Maine Center For Public Interest Reporting – Three Part Series: A CRITICAL LOOK AT MAINE’S WIND ACT

******** IF LINKS BELOW DON'T WORK, GOOGLE THEM*********

(excerpts) From Part 1 – On Maine’s Wind Law “Once the committee passed the wind energy bill on to the full House and Senate, lawmakers there didn’t even debate it. They passed it unanimously and with no discussion. House Majority Leader Hannah Pingree, a Democrat from North Haven, says legislators probably didn’t know how many turbines would be constructed in Maine if the law’s goals were met." . – Maine Center for Public Interest Reporting, August 2010 https://www.pinetreewatchdog.org/wind-power-bandwagon-hits-bumps-in-the-road-3/From Part 2 – On Wind and Oil Yet using wind energy doesn’t lower dependence on imported foreign oil. That’s because the majority of imported oil in Maine is used for heating and transportation. And switching our dependence from foreign oil to Maine-produced electricity isn’t likely to happen very soon, says Bartlett. “Right now, people can’t switch to electric cars and heating – if they did, we’d be in trouble.” So was one of the fundamental premises of the task force false, or at least misleading?" https://www.pinetreewatchdog.org/wind-swept-task-force-set-the-rules/From Part 3 – On Wind-Required New Transmission Lines Finally, the building of enormous, high-voltage transmission lines that the regional electricity system operator says are required to move substantial amounts of wind power to markets south of Maine was never even discussed by the task force – an omission that Mills said will come to haunt the state.“If you try to put 2,500 or 3,000 megawatts in northern or eastern Maine – oh, my god, try to build the transmission!” said Mills. “It’s not just the towers, it’s the lines – that’s when I begin to think that the goal is a little farfetched.” https://www.pinetreewatchdog.org/flaws-in-bill-like-skating-with-dull-skates/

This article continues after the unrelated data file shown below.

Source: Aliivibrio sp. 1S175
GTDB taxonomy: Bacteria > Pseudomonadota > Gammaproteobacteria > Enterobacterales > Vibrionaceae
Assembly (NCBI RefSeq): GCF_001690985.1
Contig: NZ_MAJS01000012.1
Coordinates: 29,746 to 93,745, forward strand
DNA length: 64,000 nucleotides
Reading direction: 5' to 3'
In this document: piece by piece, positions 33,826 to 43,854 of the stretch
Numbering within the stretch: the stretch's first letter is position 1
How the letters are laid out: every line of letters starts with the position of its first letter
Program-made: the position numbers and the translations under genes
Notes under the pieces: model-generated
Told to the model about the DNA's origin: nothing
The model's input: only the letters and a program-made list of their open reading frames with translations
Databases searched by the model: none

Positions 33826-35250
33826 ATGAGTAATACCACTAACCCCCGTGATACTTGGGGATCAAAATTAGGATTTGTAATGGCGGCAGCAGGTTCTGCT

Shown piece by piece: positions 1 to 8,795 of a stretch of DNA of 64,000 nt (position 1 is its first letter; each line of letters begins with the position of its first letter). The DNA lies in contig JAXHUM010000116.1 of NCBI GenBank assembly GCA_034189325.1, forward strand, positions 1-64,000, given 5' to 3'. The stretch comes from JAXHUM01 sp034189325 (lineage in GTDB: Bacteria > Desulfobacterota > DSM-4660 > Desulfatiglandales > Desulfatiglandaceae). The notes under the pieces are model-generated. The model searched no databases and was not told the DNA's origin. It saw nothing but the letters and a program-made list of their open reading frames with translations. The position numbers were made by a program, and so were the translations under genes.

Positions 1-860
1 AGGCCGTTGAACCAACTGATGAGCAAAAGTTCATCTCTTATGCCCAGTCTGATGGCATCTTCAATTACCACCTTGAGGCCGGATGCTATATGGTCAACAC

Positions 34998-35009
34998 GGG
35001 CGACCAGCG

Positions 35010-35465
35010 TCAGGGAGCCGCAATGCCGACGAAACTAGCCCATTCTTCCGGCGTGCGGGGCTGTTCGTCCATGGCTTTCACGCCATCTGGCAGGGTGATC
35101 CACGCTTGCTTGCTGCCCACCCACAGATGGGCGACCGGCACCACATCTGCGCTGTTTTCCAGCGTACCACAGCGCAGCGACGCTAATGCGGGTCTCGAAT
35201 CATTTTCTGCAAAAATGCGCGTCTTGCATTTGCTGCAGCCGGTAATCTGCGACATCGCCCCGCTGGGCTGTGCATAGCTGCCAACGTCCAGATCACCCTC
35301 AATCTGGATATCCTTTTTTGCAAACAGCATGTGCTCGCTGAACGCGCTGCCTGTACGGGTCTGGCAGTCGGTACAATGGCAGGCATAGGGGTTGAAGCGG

Not yet a member?

Sign up today and lend your voice and presence to the steadily rising tide that will soon sweep the scourge of useless and wretched turbines from our beloved Maine countryside. For many of us, our little pieces of paradise have been hard won. Did the carpetbaggers think they could simply steal them from us?

We have the facts on our side. We have the truth on our side. All we need now is YOU.

“First they ignore you, then they laugh at you, then they fight you, then you win.”

 -- Mahatma Gandhi

"It's not whether you get knocked down: it's whether you get up."
Vince Lombardi 

Task Force membership is free. Please sign up today!

© 2019   Created by Webmaster.   Powered by

Badges  |  Report an Issue  |  Terms of Service